From Vacant Lot to Garden Spot: L.A.-based Nonprofit Greens Up Blighted Land

Posted on Nov 15 2015 - 6:10pm by UOG
Viviana Franco is founder and executive director of From Lot to Spot, an organization that spearheads efforts for more community gardens and green space throughout Southern California.  photo courtesy of Viviana Franco/From Lot to Spot

Viviana Franco is founder and executive director of From Lot to Spot, an organization that spearheads efforts for more community gardens and green space throughout Southern California. photo courtesy of Viviana Franco/From Lot to Spot

Los Angeles-headquartered From Lot to Spot is true to its name—the organization transforms unused, vacant lots into vibrant spots of green space and parkland.

According to founder and executive director Viviana Franco, From Lot to Spot has spearheaded several urban and community garden initiatives throughout Southern California, including several in Riverside.

Franco says Riverside hired From Lot to Spot as a partner in building up the gardens, specifically in capacity building and leadership processes. These gardens include Tequesquite Community Garden, Arlanza Community Garden , and East Side Community Garden at Emerson Elementary School.

The Tequesquite Community Garden consists of 1.12 acres at Bonaminio Park. Open to all community residents, it opened in June 2013 and offers garden plots. Arlanza Community Garden was spearheaded by Child Leader Project participants from nearby Norte Vista High School, in partnership with the City of Riverside. Also open to all in the community, the effort has revitalized an underused lot in a strong effort of investment for social change. Founded in 1980, the East Side Community Garden at Emerson Elementary School is Riverside’s oldest. It offers a “garden to salad bar” for Emerson students, and represent a collaborative effort between the school and the City of Riverside.

From Lot to Spot still works with all three gardens. “It’s been an amazing experience,” says Franco. “Every garden has its own different dynamic.”

Other From Lot to Spot projects in Southern California include: 118th & Doty Pocket Park in Hawthorne, a community without many parks; Lennox Community Garden, the first community garden in Lennox; Bicentennial Park in Hawthorne, a revitalization project; Larch Avenue Park in Lawndale, another park addition in an area devoid of parkland; Dominguez Enhancement & Engagement Project, a revitalization effort of Dominguez Creek; Stanford/Avalon Community Garden in Los Angeles; and more.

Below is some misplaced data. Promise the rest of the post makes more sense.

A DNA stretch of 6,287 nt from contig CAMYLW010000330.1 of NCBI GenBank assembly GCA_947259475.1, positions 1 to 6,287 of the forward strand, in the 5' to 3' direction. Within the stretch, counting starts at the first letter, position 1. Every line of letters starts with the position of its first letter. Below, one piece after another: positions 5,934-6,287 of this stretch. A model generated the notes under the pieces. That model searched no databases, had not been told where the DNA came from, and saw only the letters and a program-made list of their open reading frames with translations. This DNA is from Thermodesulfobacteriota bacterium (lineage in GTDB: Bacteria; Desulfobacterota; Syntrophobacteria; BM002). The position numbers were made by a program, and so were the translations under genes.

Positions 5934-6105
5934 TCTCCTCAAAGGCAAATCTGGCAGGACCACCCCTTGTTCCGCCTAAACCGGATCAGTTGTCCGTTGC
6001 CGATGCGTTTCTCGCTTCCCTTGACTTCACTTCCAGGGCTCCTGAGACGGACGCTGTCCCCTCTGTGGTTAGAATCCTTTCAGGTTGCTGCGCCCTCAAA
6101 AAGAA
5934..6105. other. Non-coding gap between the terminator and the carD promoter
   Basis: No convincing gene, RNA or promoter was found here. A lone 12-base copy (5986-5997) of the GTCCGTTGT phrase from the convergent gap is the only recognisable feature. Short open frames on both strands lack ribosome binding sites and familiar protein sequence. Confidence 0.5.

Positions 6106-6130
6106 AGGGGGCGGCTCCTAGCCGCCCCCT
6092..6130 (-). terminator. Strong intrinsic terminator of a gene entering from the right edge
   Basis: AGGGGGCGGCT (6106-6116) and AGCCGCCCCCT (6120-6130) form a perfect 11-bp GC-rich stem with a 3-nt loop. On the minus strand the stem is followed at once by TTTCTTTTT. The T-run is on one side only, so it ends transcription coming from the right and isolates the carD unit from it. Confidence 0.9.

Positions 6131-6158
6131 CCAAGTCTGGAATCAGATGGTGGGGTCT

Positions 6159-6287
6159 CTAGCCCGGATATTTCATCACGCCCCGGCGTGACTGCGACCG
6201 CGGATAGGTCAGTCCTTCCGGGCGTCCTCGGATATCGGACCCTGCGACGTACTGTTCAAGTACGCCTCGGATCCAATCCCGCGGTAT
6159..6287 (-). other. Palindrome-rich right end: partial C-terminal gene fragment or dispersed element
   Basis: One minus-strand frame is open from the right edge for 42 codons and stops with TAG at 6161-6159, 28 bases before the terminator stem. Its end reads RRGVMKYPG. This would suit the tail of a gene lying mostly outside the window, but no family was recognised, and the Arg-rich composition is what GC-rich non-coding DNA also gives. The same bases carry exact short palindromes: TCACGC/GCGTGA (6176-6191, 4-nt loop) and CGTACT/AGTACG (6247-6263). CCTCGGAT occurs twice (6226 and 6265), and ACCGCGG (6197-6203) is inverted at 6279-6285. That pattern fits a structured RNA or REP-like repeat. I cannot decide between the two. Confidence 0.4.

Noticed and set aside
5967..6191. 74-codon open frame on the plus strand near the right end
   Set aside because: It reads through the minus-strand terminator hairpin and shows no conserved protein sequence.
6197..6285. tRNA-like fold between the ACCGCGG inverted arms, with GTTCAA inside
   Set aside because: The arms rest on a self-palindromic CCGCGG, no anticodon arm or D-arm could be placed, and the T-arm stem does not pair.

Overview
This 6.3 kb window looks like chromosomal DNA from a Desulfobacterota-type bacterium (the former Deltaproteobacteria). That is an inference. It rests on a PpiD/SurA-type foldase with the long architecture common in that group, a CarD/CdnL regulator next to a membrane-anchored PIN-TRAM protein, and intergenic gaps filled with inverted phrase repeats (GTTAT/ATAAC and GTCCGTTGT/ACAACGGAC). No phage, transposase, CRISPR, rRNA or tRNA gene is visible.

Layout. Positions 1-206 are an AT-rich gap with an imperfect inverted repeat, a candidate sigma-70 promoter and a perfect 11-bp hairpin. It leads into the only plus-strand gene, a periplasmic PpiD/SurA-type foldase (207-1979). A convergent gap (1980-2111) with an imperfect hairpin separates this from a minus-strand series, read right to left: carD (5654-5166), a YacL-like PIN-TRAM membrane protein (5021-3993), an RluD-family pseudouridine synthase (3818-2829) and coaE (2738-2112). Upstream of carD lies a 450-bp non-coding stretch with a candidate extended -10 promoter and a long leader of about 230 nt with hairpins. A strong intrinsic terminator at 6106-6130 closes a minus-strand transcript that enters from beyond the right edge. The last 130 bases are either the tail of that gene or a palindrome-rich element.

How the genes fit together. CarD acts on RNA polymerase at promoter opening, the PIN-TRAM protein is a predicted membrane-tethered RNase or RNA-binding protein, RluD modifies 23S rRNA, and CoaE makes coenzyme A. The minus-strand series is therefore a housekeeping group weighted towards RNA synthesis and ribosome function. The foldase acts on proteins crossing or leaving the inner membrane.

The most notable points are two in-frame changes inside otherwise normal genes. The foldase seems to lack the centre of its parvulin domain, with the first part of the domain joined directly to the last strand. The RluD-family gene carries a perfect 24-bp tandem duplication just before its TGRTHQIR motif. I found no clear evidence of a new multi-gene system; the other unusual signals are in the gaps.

While most of From Lot to Spot’s work takes place in the Los Angeles area, Franco said her group will work anywhere they are needed. “There are no geographical limits of low access to healthy foods,” she says.

“I founded From Lot to Spot seven years ago out of a need in my personal neighborhood  Hawthorne and Inglewood  ,” Franco says. “There was an abundance of vacant lots. So I went to school to learn.” She earned a bachelor’s degree in history and a graduate degree in urban planning from UCLA.

The efforts of From Lot to Spot are concentrated on low-income communities, “food deserts” with little access to fresh, quality food but an abundance of fast food establishments and liquor stores. Franco said that this problem impacts many African-Americans and Hispanics, and often results in obesity and associated diseases such as diabetes.

“From a health and sustainability standpoint, local food is intrinsic,” says Franco, who sees links between green spaces such as parkland and access to good food. These associations include more health and walking benefits and a greater awareness of the importance of diet to health. Also, she believes that both community gardens and parks strengthen their respective local economies by increasing home values  of which the business community takes note. “I call it a great green circle,” she says.

Franco acknowledges that parks are often at the bottom of the barrel of many cities’ budgets, but she firmly believes that parks and gardens bolster the tourist economy and increase connectivity between neighborhoods.

Despite the successes enjoyed by From Lot to Spot, Franco says the journey has not been without its obstacles—chief among them are bureaucracy and the difficulty of coming into a new community, where people may wonder what will be done with a vacant lot. Timeliness is also an issue, she says, as it can take a long time to convert an area into green space. “We’re not there yet,” she says.

So how is “there” defined? According to Franco, the future goal, at least for right now, is 20 more green spaces by 2020. She hopes to attain this goal through From Lot to Spot’s many partnerships, which include Los Angeles County and numerous Southern California cities. An unexpected partnership was one with the Los Angeles County of Public Works  she was surprised that engineers would want to work with environmentalists  .

From Lot to Spot is committed to fostering urban agriculture, says Franco, who is working hard alongside her From Lot to Spot colleagues in increasing local food access in Riverside and throughout Southern California.

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